When enough of this is over – because who knows if all of it ever will be? – there may come a day or an evening when something in the world beckons me to line my eyes and step into it again. I will venture out for something other than an errand or a dreaded obligation, and because I’ve weighed a risk and found that caution cannot convince me out of something that I crave. On that day, I’ll paint my lips and keep them secret, looping a mask over the lower half of my face. Hands that cannot touch but must speak will perform the mudras of the sequestered: fingers to the mask, then palm extended in a kiss presented but not blown; hand to the chest to emphasise the things that words have already conveyed.
Words will have more power in the new world than before, because we will need them more. We may be more easily swayed by them, because anything that contains power is always mined and misused – but we will also wield them better. We will need to, to shorten the new distances between us and fill the voids left by touch and all it does. But we won’t see each other saying them, won’t see how words take shape when spoken. Behind my mask, the lacquer on my lips could be crimson or could even be cyan. Only I would know. Perhaps there’ll be a minute or two when the person I embellish my face for, the company I risk encountering the virus for, will get to view it before we begin our meal. Separated by a clear partition on a disinfected table, served by people who’ve been rendered even more invisible and removed than they already and unfairly were. I’ll smile, vividly, before eating the colour off.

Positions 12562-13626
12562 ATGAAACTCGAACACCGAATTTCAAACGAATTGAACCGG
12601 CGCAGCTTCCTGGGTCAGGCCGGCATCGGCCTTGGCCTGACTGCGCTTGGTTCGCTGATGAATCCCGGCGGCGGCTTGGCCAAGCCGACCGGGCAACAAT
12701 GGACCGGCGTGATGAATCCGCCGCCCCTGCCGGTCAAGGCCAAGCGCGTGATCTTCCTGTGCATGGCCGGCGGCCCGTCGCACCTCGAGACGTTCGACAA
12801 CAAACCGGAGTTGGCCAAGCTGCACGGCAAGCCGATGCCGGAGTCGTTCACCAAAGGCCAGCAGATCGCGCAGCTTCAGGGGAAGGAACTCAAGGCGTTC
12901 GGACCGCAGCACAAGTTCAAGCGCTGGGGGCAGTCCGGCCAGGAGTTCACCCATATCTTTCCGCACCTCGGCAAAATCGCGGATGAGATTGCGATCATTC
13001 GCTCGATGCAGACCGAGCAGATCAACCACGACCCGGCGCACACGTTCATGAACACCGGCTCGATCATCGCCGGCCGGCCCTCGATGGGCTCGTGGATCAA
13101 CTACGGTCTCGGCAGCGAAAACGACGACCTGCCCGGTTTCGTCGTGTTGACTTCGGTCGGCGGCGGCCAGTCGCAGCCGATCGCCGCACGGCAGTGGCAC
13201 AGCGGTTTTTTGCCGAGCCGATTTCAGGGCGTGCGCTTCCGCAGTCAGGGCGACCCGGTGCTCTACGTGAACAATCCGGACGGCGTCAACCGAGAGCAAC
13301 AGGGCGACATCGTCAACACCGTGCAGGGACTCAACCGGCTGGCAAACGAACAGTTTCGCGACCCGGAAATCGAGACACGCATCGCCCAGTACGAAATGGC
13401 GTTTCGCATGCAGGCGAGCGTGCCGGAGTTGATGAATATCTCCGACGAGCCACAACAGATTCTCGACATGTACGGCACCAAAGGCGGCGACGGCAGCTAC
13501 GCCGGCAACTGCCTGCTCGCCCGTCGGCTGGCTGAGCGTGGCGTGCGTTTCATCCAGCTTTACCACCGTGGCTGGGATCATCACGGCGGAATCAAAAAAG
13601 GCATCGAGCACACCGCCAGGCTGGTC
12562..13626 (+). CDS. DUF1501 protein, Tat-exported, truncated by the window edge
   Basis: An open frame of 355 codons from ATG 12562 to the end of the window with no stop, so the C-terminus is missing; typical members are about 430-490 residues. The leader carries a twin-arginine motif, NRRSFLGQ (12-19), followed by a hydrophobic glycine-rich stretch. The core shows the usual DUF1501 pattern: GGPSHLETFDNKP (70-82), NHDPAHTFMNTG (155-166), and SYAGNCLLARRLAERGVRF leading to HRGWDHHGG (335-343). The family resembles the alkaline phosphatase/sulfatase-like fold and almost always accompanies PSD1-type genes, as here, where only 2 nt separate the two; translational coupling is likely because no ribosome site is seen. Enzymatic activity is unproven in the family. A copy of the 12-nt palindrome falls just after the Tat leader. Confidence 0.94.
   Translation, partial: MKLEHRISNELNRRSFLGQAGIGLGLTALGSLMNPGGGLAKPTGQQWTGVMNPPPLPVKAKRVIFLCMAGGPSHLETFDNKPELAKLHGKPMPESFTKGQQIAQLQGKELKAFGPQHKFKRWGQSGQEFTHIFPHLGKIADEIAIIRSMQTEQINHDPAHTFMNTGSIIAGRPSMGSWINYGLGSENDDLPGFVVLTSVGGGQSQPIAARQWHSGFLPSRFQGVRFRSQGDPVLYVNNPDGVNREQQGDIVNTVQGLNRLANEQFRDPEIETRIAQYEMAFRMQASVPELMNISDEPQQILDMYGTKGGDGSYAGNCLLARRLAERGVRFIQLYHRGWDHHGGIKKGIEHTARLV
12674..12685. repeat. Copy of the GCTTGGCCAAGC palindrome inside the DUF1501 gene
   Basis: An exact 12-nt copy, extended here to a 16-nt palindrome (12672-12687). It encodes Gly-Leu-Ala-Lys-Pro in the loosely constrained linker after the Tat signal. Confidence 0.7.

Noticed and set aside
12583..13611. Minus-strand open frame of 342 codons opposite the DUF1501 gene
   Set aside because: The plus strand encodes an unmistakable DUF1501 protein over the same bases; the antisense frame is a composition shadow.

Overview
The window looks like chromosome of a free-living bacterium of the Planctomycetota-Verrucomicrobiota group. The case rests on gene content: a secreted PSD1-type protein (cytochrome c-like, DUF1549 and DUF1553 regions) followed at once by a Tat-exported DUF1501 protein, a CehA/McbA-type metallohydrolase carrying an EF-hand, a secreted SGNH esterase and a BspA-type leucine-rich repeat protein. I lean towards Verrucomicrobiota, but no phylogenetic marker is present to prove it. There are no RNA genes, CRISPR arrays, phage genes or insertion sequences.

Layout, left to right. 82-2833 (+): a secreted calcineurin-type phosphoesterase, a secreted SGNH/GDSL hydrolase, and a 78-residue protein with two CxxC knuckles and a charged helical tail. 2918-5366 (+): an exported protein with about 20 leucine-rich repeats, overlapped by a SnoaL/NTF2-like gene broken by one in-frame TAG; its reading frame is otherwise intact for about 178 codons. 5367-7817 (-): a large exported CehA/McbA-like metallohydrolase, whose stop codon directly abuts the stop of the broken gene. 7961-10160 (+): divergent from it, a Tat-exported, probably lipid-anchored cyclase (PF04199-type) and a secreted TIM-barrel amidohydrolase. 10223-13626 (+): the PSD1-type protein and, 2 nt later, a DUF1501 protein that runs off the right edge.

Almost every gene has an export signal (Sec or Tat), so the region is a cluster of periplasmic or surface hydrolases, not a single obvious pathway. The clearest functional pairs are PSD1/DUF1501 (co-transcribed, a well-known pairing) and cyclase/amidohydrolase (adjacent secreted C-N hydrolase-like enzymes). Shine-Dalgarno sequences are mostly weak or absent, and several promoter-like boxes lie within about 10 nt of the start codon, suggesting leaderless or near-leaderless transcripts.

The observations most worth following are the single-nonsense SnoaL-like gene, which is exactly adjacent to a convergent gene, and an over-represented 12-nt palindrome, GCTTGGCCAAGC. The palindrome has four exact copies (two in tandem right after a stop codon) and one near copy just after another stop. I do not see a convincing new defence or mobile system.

Lipstick is not frivolous. It wasn’t frivolous to the women at the Belsen concentration camp during World War II, who received a strange shipment of red lipsticks, and who (according to the diary of a British lieutenant active in the camp’s liberation) wore it even if they didn’t have adequate clothing to dress themselves in. It wasn’t frivolous for the women because of whom the economic term “lipstick index” was coined, when its sales increased during a recession because it offered a relatively affordable experience of luxury.
Lipstick as assertion of life and the desire for joy. So no, lipstick won’t be frivolous to those who still choose to wear it under their masks as they venture outside in the time to come, tinting their faces beautifully then covering them clinically, coming home to dispose of stained masks, finally understanding why women in cultures where concealment is enforced have always known that beauty is not only in the eye of the beholder. It won’t be frivolous to those who wish to wear it, but have not the means for the purchase, or who can’t for reasons best known to them.
Behind a mask, only the eyes can reveal a smile. But we’ll bring those velvety bullets to lips no one can read, always having known how their blazing colours also tinge the voice.
An edited version appeared in The New Indian Express on May 19th 2020. “The Venus Flytrap” appears in Chennai’s City Express supplement.